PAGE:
The Maltese language is like no other. For one thing, it’s Semitic (the only such tongue recognized as an official language of the European Union) yet written in the Latin script. For another, it sounds like Arabic and Italian mashed together, with a smattering of English and even – curiously enough – a soupçon of French.
It sounds like that because in many respects it is that.
How did this Mediterranean island’s language come to consist of such a varied mixture? For the answer, we must delve into Malta’s storied past.
While Malta has been populated since at least 5,500 BCE, the traces of whatever languages were spoken by those early inhabitants of the island are lost in the mists of time. What remain are vestiges of the Siculo-Arabic spoken by the Sicilian Arabs who colonized Malta in 870 CE. A variety of Arabic that developed in Sicily between the 9th and 12th centuries CE, Siculo-Arabic has since died out – though it still makes up anything from 30 to 40 percent of the vocabulary of the Maltese language!
Interestingly, a recent study suggests that speakers of Maltese understand around 30 percent of what is said to them in Tunisian Arabic, which is related to Siculo-Arabic, while Tunisians understand around 40 percent of what is said to them in Maltese.
The period during which the Maltese spoke solely Siculo-Arabic was rather brief. Malta was quickly introduced to a more Latin cultural influence with the Norman conquest in the 12th century. (By 1249, the island, most of whose inhabitants had been Muslim, was wholly Christianized.) Now cut off from Arab culture, Maltese evolved until it became its own distinct language.
Given its close proximity to the southern Italian island of Sicily and the fact that it fell under the same political administration, Malta came to be referred to as one half of the Two Sicilies. Being part of the Two Sicilies brought about the second biggest influence yet on the Maltese language – Sicilian and Italian. In fact, analysis of Joseph Aquilina’s Maltese-English Dictionary shows that 52.46 percent of Maltese words are of Sicilian and Italian origin, compared to 32.41 percent of Arabic provenance.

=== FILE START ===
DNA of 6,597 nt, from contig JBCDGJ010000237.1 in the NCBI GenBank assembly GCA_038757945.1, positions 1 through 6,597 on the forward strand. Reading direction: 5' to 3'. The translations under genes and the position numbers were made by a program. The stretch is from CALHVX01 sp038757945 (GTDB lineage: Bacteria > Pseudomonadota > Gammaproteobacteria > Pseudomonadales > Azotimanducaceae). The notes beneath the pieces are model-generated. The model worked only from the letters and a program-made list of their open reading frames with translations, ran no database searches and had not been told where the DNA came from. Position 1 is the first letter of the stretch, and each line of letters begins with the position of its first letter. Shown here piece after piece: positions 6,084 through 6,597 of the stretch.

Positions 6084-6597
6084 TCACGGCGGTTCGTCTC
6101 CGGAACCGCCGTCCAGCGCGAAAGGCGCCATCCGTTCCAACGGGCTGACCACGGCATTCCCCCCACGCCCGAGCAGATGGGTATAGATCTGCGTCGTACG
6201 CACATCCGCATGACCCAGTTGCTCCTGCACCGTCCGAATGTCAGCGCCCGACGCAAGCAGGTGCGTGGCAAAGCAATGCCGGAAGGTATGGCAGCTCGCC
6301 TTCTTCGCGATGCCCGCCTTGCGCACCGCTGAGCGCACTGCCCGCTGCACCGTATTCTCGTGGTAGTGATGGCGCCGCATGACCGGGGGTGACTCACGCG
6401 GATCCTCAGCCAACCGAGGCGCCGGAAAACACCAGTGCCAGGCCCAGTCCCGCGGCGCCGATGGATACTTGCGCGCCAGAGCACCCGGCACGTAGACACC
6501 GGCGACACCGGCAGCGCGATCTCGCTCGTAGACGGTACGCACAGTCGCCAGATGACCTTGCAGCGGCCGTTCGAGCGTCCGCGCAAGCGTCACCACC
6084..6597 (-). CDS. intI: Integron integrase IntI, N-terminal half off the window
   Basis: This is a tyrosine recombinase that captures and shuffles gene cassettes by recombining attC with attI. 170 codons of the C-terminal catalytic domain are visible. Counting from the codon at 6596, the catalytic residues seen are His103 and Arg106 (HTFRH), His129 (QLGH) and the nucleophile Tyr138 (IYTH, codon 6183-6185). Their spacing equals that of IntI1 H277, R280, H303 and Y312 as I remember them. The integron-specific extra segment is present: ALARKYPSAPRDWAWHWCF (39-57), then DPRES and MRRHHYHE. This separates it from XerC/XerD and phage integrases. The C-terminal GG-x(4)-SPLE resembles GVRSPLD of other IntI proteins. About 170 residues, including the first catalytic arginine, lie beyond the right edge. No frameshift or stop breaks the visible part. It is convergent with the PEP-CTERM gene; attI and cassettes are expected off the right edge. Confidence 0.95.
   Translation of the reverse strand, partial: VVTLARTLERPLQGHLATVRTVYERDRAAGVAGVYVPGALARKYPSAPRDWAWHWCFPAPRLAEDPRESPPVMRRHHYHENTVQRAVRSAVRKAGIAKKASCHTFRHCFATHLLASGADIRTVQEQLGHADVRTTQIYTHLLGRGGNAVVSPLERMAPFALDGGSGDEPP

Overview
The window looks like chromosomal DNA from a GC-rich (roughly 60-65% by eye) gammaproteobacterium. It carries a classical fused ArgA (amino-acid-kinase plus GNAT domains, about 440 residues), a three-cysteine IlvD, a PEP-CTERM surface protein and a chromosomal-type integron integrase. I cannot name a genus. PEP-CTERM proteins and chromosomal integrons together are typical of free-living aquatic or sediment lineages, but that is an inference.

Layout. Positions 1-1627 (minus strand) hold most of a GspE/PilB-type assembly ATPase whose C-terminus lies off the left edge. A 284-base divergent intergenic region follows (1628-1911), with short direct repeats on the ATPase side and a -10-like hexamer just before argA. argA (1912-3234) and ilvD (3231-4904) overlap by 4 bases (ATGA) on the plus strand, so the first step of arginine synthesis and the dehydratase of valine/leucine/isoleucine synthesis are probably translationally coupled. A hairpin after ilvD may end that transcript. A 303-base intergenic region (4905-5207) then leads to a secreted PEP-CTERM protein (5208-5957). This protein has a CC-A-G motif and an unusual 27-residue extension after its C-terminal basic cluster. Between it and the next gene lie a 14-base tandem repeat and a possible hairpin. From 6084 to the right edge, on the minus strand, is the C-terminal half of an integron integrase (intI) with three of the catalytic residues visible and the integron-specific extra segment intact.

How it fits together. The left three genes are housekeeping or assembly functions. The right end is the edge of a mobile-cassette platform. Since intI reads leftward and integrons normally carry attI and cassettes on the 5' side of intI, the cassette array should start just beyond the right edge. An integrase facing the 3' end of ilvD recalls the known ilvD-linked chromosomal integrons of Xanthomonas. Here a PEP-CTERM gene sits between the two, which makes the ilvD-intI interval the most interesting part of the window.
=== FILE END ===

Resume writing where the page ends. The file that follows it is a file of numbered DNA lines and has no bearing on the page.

As it happens, this linguistic split denotes separate spheres of influence: the Arabic parts of the Maltese language relate to the needs of a rural society, as well as a good chunk of personal and domestic situations; Sicilian words find use in traditional crafts (such as woodwork, fishing, and building); and, particularly following the arrival of the Knights of St John in 1530, Italian has carved out a niche for itself in the pursuits of “higher” society, through use in education, culture, religion, government, and the law.
The final major influence on the Maltese language is, unsurprisingly, English. Yet despite 180 years of British rule in the 19th and 20th centuries, the Maltese language today contains only some 2,500 English words. The reason for this is probably the Maltese people’s tendency toward bilingualism. However, more English words might well make their way into Maltese with time, in part because the Akkademja tal-Malti (the entity in charge of laying down the orthographic rules of the Maltese language) has grown more open to approving transliterations of English-language loanwords. The result is terms such as “friġġ” (fridge), “futbol” (football), and “televixin” (television) becoming part of the Maltese lexicon.
With that, our brief journey through the fascinating topic that is Maltese comes to an end. The language itself, of course, will not come to an end – at least not anytime soon! These days, some Maltese might not like the linguistic changes brought about by the widespread influence of English-language media both foreign and local, but the phenomenon looks set to continue, and perhaps even to accelerate.
It’s also something that might make it easier for English-speakers, including AUM students, to become proficient in the language. If you’d like to find out more about Maltese, or even try your hand at learning it, do let us know!
In the meantime, consider familiarizing yourself with common Maltese words and expressions.